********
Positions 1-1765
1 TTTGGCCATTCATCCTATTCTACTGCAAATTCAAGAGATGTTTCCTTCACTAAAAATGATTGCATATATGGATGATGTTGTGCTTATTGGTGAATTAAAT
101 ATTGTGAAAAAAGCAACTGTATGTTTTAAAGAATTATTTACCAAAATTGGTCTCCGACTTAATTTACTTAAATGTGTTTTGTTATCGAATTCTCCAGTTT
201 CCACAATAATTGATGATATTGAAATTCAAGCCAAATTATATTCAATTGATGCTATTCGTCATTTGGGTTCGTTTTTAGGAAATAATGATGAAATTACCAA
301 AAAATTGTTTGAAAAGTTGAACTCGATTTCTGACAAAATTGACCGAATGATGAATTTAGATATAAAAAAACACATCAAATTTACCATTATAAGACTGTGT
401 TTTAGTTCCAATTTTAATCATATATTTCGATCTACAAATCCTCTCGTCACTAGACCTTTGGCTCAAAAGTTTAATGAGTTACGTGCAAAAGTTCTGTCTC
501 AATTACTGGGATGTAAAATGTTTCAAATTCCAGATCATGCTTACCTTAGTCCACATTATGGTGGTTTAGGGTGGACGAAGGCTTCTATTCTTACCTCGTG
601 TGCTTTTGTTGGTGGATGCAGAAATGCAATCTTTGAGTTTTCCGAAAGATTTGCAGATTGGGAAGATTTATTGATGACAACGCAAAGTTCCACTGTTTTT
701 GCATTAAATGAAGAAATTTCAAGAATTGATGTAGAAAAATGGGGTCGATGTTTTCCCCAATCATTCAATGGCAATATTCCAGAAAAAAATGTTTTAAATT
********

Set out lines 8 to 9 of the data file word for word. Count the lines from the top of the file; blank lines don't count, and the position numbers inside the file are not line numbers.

601 TGCTTTTGTTGGTGGATGCAGAAATGCAATCTTTGAGTTTTCCGAAAGATTTGCAGATTGGGAAGATTTATTGATGACAACGCAAAGTTCCACTGTTTTT
701 GCATTAAATGAAGAAATTTCAAGAATTGATGTAGAAAAATGGGGTCGATGTTTTCCCCAATCATTCAATGGCAATATTCCAGAAAAAAATGTTTTAAATT